Inactivation of p110δ impairs differentiation of effector CD4+ and CD8+ T cells, yet also impairs regulatory T-cell (Treg) function. This Treg defect has been thought to be responsible for the autoimmune colitis that develops in p110δ-deficient mice and likewise, to mediate diarrhea and colitis which are frequent side effects of idelalisib (a PI3Kδ inhibitor).5 The principal action of copanlisib on the α and γ isoforms as well the intravenous route of administration could contribute to the lower incidence of GI toxicity seen with this drug.
In pooled analyses, all-grade diarrhea occurred in 37.1% of 364 patients treated with copanlisib; however, grade 3 events were significantly lower at 4.9% in comparison to 13–14% seen with idelalisib and duvelisib.21,31 There were no grade 4 diarrhea events.37 This finding is in contrast to the oral agents idelalisib and duvelisib where grade 3 diarrheal events were seen in 14% and 18% of patients, respectively.35 Also, both of these oral agents carry FDA Black Box warnings for severe diarrhea or colitis. Interestingly, the incidence of diarrhea as a grade 3 event did increase with prolonged exposure to copanlisib with a rate of 3% at ≤180days, 4.2% at 181–360 days, and 12.5% at >360 days. This trend is unlike what has been noted for hyperglycemia and hypertension. The difference could be due to the fact that hypertension and hyperglycemia are on-target effects while diarrhea is likely due to durable immune perturbances caused by copanlisib.
In patients with grade 3 diarrhea, copanlisib should be withheld until diarrhea resolves to grade 1 or better and the drug should be restarted at 45 mg. If diarrhea of grade 3 or worse recurs, copanlisib should be discontinued.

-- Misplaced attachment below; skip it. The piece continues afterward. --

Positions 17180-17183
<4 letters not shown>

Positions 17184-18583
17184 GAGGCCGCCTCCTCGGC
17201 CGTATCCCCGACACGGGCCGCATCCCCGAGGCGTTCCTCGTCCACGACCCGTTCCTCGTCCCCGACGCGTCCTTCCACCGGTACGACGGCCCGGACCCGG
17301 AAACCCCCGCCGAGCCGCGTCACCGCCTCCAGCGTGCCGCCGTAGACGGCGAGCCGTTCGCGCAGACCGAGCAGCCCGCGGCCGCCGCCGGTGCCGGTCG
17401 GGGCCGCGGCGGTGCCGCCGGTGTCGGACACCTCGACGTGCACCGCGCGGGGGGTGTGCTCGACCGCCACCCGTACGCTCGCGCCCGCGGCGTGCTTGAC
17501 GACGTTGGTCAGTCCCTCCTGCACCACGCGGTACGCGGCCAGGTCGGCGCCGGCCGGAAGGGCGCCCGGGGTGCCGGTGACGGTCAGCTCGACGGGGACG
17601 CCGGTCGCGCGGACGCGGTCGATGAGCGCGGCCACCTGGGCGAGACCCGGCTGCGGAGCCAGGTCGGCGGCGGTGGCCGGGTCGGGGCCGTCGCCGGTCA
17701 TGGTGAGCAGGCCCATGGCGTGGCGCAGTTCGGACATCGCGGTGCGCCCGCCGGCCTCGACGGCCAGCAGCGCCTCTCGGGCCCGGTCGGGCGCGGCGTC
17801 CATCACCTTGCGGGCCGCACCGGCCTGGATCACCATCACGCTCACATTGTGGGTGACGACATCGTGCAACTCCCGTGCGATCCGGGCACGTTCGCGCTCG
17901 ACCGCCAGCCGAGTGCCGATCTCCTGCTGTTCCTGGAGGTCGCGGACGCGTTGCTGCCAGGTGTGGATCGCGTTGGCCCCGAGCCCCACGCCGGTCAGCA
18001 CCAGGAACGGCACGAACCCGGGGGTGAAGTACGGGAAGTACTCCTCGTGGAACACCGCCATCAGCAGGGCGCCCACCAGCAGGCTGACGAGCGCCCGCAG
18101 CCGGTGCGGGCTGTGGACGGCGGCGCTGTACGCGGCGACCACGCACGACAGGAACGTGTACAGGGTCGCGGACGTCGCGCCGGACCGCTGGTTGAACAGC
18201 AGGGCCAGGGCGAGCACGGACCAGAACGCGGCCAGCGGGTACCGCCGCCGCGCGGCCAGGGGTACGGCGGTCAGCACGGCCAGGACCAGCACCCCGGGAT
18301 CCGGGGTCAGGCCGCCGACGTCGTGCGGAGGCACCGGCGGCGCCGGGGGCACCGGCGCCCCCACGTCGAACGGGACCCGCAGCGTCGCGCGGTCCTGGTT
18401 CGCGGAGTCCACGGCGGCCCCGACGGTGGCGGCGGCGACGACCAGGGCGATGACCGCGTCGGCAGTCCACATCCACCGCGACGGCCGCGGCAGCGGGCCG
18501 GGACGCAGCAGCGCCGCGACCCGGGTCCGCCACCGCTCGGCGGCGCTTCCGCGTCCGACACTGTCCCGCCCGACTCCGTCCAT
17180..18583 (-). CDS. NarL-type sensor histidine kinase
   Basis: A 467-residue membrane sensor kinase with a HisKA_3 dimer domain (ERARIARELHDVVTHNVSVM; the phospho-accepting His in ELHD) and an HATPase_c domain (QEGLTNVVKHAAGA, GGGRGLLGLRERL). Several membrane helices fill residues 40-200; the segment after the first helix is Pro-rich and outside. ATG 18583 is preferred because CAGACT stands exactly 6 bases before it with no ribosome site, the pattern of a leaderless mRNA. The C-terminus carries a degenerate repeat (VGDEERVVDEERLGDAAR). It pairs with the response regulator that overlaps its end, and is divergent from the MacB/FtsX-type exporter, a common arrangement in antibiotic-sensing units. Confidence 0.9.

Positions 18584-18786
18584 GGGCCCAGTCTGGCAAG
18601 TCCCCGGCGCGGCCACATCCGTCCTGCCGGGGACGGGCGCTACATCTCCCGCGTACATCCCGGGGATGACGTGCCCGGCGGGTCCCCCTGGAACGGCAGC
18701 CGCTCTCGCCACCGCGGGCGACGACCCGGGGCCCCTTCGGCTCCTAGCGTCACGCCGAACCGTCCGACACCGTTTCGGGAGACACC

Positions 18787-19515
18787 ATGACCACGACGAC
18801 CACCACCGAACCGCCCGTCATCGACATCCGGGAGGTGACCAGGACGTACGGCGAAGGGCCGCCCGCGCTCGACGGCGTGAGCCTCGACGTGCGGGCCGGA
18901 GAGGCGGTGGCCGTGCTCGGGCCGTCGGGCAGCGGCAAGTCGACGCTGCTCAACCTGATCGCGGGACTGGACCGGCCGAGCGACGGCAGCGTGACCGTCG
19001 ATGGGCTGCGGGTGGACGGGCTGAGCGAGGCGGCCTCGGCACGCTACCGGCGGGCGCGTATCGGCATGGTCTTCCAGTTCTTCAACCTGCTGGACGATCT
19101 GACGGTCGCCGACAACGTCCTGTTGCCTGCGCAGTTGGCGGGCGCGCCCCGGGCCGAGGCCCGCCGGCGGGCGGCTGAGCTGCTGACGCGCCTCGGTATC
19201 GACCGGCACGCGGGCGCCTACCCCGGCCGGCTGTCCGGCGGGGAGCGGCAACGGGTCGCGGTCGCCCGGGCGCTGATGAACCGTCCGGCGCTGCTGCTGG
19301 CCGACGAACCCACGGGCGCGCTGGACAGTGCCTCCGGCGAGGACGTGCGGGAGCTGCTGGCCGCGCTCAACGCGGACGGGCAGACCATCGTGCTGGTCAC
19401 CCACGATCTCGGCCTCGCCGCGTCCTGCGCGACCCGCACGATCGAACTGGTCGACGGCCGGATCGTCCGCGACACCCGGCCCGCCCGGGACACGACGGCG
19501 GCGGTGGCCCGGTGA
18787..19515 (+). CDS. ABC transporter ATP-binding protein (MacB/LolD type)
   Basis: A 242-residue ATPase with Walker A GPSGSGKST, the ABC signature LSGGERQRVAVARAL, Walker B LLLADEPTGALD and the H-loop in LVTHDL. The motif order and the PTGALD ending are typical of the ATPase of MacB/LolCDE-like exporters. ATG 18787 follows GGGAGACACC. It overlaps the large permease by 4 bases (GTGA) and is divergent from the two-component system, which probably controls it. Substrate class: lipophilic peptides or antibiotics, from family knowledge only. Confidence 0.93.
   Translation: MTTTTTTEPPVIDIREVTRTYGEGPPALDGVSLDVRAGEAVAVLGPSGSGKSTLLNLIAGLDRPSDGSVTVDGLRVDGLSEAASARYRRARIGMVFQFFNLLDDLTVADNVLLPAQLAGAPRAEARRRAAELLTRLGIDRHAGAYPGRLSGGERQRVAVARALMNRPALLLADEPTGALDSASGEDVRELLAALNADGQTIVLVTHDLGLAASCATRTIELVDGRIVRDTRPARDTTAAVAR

Due to the high incidence of infections seen with idelalisib, close monitoring for infectious complications was done in CHRONOS-I. Copanlisib was found to be associated with relatively low rates of myelosuppression and pulmonary infections in the trial. All grade, grade 3, and grade 4 neutropenia in pooled analysis was noted to be 23.1%, 9.3%, and 9.6%, respectively. Of 142 patients in the CHRONOS-1 Part B trial, there were 2 (1.4%) patients with a grade 3 upper respiratory infection; 9.9% of patients had grade 3 or 4 (1.4% grade 4) pneumonia, and there was a single (0.7% of patients) death from lung infection that was considered to be treatment-related. Prophylaxis was not routinely given to subjects receiving copanlisib as a monotherapy in CHRONOS-1, although 18 patients did receive it at the investigator’s discretion. In pooled analyses, pneumonia was the most frequent SAE with a frequency of pneumonia 6.0% (all grade) and 5.5% (grade 3 or higher). Given infrequency of pneumonia during therapy, routine prophylaxis is not recommended (unlike idelalisib); however, absolute neutrophil counts are recommended to be monitored weekly, and treatment should be withheld if the absolute neutrophil count (ANC) is less than 0.5 × 103 cells/mm3.35 When ANC is greater than 0.5 x 103 cells/mm3, it is recommended to resume copanlisib at the previous dose. However, if the grade 4 neutropenia recurs, a dose-reduction to 45 mg is recommended. Granulocyte colony-stimulating factor (G-CSF) has not been routinely used in clinical trials and use is not standardized. If a patient has shown a good response to copanlisib, G-CSF could be used to maximize treatment duration especially given the R/R setting and decisions should be individualized for the patients.